Christ's life, death, resurrection and ascension marks the fact that this present realm is not the conclusion of existence - we were not simply made to be bent low beneath the tyranny of the temporal, but to live, boldly and brightly, as whole creatures within a glorious creation, infused with the marvel and the splendor of its creator and sustainer. That is what is on the way.

Till the day truly dawns, we have a hope that keeps us from being very depressed -
something to ponder amidst the gray.

Sunday, 9 August 2009

Piercing the depths...

"In this - the initial work of Creation - as elsewhere, we see the familiar pattern -
descent by God to the formless earth and re-ascent from the formless to the finished.
In this sense, a certain degree of 'development' is inherent within the Christian faith".

C S Lewis - The Grand Miracle

"Christ took the bread from Creation and said of it, "This is My Body".
In like manner, he took of the wine, made by the earth and said, "This is my Blood".

Gustaf Wingren - Man and the Incarnation

The deepest riches of our lives here are not determined by our 'possessing' a particular amount of things (because, in reality, we only borrow such things for a time, and that even includes the very time and frame we currently inhabit) -
but those precious moments when we so powerfully and honestly taste through giving of the true marvel and affection of another.

During my years as a married man before losing my wife to cancer, I came to understand how extraordinary it was to truly share yourself with another person - to truly love. The bonds which grows through such a fusion truly infuse life with a beauty and a wealth which, even in the case of loss, continue to motivate and drive a person. This has certainly been the case for me, not only in my continuing after losing Kay, but in both my creative work as a photographer and in my forging new relationships with new friends.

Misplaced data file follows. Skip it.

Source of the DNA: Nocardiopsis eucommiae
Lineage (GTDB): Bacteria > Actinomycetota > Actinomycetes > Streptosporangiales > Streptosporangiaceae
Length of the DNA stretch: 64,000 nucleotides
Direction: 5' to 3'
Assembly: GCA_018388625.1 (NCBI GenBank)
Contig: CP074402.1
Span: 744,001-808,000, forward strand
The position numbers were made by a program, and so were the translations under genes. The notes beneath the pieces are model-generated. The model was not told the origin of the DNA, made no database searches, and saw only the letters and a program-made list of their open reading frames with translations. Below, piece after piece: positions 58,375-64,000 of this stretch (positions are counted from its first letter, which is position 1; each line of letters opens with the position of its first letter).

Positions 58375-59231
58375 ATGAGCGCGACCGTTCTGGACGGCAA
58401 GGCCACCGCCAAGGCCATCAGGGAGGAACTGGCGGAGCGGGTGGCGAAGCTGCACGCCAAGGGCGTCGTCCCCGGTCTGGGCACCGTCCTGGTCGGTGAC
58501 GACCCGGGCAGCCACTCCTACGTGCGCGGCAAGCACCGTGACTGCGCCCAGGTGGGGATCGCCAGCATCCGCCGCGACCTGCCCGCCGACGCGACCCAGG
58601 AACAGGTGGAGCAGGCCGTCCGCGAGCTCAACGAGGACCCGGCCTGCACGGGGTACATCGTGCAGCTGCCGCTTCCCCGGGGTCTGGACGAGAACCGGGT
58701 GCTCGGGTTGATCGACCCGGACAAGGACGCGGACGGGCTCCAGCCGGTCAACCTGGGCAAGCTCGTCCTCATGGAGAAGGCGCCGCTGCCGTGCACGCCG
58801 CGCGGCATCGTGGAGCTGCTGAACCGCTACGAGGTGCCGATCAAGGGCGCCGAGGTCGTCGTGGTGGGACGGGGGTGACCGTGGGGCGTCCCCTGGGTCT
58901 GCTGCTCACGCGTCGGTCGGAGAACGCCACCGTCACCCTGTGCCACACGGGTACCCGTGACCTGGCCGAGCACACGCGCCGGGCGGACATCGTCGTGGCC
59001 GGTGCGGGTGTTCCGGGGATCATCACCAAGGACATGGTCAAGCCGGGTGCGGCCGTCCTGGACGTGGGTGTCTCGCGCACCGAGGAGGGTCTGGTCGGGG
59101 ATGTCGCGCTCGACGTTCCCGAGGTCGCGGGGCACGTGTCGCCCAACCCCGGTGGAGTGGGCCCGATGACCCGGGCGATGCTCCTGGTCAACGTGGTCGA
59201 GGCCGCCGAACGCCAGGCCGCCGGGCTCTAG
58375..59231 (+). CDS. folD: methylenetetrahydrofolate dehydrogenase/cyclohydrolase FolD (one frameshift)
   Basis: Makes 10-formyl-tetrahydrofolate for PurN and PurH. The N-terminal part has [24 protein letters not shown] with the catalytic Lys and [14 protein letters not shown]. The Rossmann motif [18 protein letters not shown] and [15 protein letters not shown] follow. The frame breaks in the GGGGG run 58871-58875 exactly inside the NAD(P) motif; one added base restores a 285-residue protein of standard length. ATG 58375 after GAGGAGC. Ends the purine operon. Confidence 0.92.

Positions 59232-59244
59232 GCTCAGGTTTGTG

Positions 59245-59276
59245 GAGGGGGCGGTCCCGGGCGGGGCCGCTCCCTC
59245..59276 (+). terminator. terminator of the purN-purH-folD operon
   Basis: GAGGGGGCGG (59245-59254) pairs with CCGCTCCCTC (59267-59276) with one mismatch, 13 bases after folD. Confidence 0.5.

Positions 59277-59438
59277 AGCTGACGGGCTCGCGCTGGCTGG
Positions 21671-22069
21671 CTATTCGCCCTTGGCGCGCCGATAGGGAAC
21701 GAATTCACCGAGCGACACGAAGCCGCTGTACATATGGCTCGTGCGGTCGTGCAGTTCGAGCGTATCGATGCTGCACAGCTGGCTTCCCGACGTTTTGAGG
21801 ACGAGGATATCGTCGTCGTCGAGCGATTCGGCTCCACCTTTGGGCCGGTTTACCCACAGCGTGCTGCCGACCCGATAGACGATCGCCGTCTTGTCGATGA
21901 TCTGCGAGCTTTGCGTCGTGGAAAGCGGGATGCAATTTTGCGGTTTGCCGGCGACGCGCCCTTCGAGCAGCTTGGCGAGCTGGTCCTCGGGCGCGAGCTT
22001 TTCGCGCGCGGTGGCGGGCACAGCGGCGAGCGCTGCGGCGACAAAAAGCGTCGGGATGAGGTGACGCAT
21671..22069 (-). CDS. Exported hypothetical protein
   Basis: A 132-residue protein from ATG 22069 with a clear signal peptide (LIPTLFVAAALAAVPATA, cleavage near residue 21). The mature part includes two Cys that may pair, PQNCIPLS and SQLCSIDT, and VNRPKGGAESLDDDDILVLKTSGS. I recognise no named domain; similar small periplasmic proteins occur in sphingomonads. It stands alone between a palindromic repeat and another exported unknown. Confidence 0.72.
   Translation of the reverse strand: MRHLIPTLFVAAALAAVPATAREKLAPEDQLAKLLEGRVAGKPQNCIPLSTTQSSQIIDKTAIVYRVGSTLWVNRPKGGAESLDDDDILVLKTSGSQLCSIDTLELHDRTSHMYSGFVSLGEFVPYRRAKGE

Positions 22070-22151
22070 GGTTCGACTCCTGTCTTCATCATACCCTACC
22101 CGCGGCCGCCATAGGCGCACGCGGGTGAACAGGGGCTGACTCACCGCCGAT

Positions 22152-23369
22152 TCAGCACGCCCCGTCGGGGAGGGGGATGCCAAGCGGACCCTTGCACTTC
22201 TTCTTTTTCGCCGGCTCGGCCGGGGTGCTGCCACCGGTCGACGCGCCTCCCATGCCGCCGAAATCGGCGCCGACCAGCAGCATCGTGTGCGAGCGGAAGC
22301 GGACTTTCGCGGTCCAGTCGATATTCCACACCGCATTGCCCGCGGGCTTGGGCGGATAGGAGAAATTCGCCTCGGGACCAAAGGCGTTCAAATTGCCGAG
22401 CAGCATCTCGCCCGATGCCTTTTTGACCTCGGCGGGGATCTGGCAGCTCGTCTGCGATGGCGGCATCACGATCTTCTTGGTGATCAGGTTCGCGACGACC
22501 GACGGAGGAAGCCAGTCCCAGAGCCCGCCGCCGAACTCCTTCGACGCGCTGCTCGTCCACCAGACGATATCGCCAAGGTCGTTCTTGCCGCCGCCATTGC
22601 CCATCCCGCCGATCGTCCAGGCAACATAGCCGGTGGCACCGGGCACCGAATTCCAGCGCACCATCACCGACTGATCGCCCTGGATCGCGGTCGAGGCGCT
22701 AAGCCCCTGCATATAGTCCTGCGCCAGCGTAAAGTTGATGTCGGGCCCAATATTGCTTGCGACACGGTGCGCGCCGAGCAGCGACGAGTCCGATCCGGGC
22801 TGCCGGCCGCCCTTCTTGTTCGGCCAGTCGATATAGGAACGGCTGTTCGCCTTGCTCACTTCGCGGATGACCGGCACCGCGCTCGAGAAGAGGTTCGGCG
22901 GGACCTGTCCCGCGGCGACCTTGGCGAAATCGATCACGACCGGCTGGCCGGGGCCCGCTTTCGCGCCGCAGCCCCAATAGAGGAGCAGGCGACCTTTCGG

Marriage, genuine relationships, and, hopefully, our communion with each other in the faith, allows us to form ties with each other that carry the potential for something astonishing - our continuing to be 'clay jars', but earthen things which actually house a 'taste' of something truly profound - the weight of the gift of God's love, shed abroad within us.

The Creation account in Genesis tells us something stunning in this regard.
The Almighty God does not merely conceptualize and then just 'speak' the realms into existence in an instant. Those opening verses speak of the initial work becoming an act -
the Spirit brooding over the formless and the crude,
the Word, present from the beginning, being the very means to bring order to that initial mass.

Here we see how the very act of God in this work is one of Sovereign yet intimate care, of a giving to bring about a 'glory' that, through ages we have yet to comprehend, will truly express and honor the character of the love shared within the community of the Trinity.

The deep works of God are often a mystery -
Creation, Incarnation, Crucifixion, Resurrection.
They all resonate with the truth we witness even in nature, that the yielding to something greater than ourselves, even to death, brings the miracle of something more significant.

There are moments, when working with a camera, where I can glimpse the intended significance of another human being, made to carry the image of their Creator. It is both overwhelmingly attractive and shockingly alarming at the same time, for those moments so poignantly connect to the reflections of the Psalmist - 'what is man, that you are mindful of him?'

The book of Hebrews tells us that we have yet to see the fulfillment of work of God that will herald the day when humanity become the creature that the psalmist snap-shots: truly 'crowned' with its true significance, but Hebrews confirms our expectations by telling us that we now see Jesus - the one humbled to death for our redemption, now risen and glorified - the first, and equally the finisher of that deepest of works within all that He has made.

The world is twisted in the futility and the frustration of being still so distant from its true estate, but within the deep things of God, worked within the very midst of creation from the very moment of the initial beginning, we can find aid and comfort, direction and assurance, in this, our time of need, for the aim of 'all things' is to allow us to see Jesus, the Lord of Heaven and Earth, who has come to make, by means of redemption, creation all that it was intended to be -